What is ‘adventure’?• Originally part of everyday pre-modern life – a means of survival• War, crusades, exploration / exploitation / colonialism• Mythology, fairytales, narratives• Training, education, human resource development• Leisure / tourism business
Contemporary society• Industrialisation and capitalism• Separation between urban and rural, urban and ‘wild’• Separation between work and leisure• Separation between production and consumption• The advent of the holiday• Sedentary lifestyles – home as leisure centre, obesity, heart disease, diabetes, mental illness• Cash rich, time poor• ‘Cotton-wool kids’• Hypermodernity – accelerating, technologised lives
Adventure tourism in contemporary society• From grand tours to ‘capsule-adventure’• Convenient• Risk assessed• Repeatable, reliable, rationalised• Quality assured• Time constrained• Grew out of adventure education, outdoor centres, Outward Bound
Commercial Adventure in Scotland• SHALLOW: no skills, short duration, big ‘wow’, no personal commitment – Highland Activities: Vertical Descents http://www.verticaldescents.com/• HARD SKILLS: – Abacus Mountaineering: still little commitment required, but personal effort and learning. Longer duration http://www.abacusmountaineering.com/currentc onditions.html
Commercial Adventure in Scotland• DEEP/ECO: more time and self-sufficiency required, but still supported and marketed, facilitated, risk assured. There is personal physical effort and a focus on the richness of the natural environment • http://www.wildernessscotland.com/adventures_acco mm.php?tripID=151
Skills training, education and expertise in Scotland • Hard skills – a huge range of NGB’s • Marketing / packaging • Social media management and applications • Physiology, philosophy and sociology of adventure tourism • Soft skills training: customer care, negotiation, management • Broad tourism education
What do we lack?• Tourism that is responsible and encourages a deep appreciation of place• Comfort in the outdoors• Deep outdoor skills – the ability to live in the wild as a tourist experience• Time outdoors – just being• Encouraging people to get out there, without needing the ‘fear’ or mega physical element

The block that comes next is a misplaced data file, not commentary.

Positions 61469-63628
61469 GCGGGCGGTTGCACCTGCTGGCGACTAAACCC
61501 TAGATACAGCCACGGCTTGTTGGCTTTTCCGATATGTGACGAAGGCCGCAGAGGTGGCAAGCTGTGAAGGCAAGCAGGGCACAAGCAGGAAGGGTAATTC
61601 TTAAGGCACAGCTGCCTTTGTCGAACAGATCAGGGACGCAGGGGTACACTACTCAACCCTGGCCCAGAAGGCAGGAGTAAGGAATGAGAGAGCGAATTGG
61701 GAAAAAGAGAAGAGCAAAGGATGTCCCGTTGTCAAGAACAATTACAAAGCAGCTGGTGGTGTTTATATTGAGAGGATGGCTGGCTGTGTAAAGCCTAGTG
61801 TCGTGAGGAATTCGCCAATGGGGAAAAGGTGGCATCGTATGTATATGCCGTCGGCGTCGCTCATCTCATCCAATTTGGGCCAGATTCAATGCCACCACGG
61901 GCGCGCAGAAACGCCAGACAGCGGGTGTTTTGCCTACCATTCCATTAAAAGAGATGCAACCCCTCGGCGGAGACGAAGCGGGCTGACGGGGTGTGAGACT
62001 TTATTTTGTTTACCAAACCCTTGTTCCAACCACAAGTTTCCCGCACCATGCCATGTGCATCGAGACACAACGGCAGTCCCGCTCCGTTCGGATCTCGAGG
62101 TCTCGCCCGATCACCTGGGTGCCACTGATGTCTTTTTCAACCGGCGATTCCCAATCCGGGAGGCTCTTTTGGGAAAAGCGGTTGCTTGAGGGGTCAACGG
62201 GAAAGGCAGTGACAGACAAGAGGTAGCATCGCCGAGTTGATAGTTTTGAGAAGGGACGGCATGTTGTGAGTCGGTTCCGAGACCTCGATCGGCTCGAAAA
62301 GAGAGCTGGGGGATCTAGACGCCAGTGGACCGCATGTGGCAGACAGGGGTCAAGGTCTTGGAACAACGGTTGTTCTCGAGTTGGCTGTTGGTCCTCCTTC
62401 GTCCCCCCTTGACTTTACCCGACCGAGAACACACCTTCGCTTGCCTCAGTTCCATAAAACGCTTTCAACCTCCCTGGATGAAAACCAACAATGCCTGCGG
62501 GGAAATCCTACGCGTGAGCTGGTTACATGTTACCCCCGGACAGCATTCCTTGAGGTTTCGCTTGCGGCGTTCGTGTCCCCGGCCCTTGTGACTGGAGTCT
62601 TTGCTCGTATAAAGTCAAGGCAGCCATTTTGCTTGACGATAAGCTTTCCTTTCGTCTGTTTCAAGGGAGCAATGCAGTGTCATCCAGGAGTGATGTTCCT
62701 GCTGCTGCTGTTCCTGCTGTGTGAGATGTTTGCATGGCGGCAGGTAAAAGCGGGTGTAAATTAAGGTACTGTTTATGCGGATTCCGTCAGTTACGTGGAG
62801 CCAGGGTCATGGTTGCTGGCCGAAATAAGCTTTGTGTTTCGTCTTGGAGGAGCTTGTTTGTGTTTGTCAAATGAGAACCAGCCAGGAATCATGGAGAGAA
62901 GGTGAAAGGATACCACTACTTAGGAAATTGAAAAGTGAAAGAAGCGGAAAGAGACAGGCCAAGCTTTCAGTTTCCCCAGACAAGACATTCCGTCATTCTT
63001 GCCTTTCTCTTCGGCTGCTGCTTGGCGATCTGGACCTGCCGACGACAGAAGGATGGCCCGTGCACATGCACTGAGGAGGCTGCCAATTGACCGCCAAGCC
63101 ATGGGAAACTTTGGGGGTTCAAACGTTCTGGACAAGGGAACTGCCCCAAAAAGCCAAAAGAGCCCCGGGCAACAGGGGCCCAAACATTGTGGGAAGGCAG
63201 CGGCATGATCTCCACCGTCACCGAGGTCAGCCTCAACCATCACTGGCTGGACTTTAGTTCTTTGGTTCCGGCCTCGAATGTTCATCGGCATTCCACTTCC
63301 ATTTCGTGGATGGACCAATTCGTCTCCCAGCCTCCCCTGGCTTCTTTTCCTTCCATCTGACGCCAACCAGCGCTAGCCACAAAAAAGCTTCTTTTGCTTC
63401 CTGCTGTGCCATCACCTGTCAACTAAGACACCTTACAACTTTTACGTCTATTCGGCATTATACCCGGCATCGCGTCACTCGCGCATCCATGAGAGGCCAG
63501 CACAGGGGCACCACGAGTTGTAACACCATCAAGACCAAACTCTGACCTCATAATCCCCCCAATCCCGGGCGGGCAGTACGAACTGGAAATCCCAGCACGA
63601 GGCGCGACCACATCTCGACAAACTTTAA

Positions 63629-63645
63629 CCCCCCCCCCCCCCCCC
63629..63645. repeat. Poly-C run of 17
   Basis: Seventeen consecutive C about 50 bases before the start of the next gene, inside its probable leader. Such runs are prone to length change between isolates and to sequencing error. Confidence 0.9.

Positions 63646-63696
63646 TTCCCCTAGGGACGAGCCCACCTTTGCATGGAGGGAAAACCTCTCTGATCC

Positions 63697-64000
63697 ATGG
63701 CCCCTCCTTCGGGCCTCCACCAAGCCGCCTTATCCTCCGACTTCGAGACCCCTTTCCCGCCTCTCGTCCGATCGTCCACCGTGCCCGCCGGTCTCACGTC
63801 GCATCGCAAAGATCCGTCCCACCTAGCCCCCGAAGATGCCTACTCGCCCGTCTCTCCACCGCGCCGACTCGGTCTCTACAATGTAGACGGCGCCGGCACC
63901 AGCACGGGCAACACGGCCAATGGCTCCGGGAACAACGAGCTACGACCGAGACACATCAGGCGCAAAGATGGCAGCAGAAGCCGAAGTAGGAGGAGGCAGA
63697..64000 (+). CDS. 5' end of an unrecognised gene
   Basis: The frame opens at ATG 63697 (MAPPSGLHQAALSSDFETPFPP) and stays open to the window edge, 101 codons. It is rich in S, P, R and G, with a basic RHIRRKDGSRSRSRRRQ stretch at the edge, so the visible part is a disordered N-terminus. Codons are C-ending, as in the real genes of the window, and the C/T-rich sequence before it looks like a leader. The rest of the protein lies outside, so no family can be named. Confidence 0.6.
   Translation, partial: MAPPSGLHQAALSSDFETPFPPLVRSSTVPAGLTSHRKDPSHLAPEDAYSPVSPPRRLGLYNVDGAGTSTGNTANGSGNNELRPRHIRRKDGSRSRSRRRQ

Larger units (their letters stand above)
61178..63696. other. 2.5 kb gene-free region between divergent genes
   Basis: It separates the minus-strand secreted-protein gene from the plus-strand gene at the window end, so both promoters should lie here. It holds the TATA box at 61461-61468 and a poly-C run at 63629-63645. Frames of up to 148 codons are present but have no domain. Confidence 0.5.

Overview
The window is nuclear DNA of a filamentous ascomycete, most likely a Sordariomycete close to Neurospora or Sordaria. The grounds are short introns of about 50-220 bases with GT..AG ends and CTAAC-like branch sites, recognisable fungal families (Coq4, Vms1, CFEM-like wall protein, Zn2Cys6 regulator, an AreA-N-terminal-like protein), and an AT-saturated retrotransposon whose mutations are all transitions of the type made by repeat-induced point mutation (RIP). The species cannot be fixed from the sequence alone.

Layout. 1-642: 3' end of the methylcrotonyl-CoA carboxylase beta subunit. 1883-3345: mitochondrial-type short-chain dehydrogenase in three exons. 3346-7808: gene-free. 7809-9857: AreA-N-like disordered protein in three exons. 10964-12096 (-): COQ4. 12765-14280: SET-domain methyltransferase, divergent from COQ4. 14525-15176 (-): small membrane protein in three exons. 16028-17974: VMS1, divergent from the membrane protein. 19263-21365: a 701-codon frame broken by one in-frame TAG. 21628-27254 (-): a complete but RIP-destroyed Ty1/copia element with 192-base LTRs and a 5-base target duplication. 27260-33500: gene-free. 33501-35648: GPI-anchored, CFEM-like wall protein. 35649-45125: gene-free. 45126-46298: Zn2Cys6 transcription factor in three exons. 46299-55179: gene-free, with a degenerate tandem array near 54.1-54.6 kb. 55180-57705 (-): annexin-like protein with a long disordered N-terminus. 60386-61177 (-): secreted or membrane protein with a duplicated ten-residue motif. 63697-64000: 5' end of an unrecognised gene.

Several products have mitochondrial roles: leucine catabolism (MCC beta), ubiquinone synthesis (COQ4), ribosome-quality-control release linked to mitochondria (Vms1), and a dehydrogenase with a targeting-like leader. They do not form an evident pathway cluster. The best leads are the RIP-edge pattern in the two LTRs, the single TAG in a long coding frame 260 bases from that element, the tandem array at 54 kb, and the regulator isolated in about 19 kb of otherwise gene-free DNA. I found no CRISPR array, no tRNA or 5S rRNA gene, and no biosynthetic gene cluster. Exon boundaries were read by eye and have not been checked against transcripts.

Slow adventure• The journey, not the destination or the adventure micro-activity• Time, spent in nature• Being comfortable with being outdoors• Not about ‘conquering’, but being• Human-powered travel• Being with others• And/or being alone• Not guided or taught, but enabled
What is the special Scandinavian ingredient?• Friluftsliv: Scandinavian philosophy of connectedness to outdoor living and natural context• Arguably a dying lifestyle (see notes on indutrialisation, convenience, above)• Some commercialised forms exist, which can lose the philosophical dimension (Gelter, 2000)• A good connection to slow adventure• ‘Friluftsliv countries’ struggle with ways of making the most of this rich tradition via tourism• And in keeping the philosophy alive…
Slow adventure/friluftsliv: Can the two concepts be combined?Is it sustainable? – Environmentally, yes – Socially, yes – Economically… ?Is there demand? Indicators? – Prime time TV and magazines: – Slow food – Forest schools – Bushcraft and survival – Increased popularity of the OB 3 week expedition – A cook on the wild side – Forage restaurants at top of world’s best list
Conclusions: the challenge!• How do we build/rebuild and capitalise on the friluftsliv concept?• Inspire young people to participate (in Scandinavia and beyond)? – For health, wealth and wellbeing• Harness this unique worldview as something special about North European tourism?• Meld with the concept of slow adventure?• Avoid it being overly guided (disempowering), or elitist preaching• Share skills – Scottish entrepreneurship in adventure tourism and adventure marketing / Scandinavian expertise and knowledge of friluftsliv• Create it as part of hypermodernity: reflection and respite in nature
Final Conclusion:We must share our skills andcombine our knowledge.
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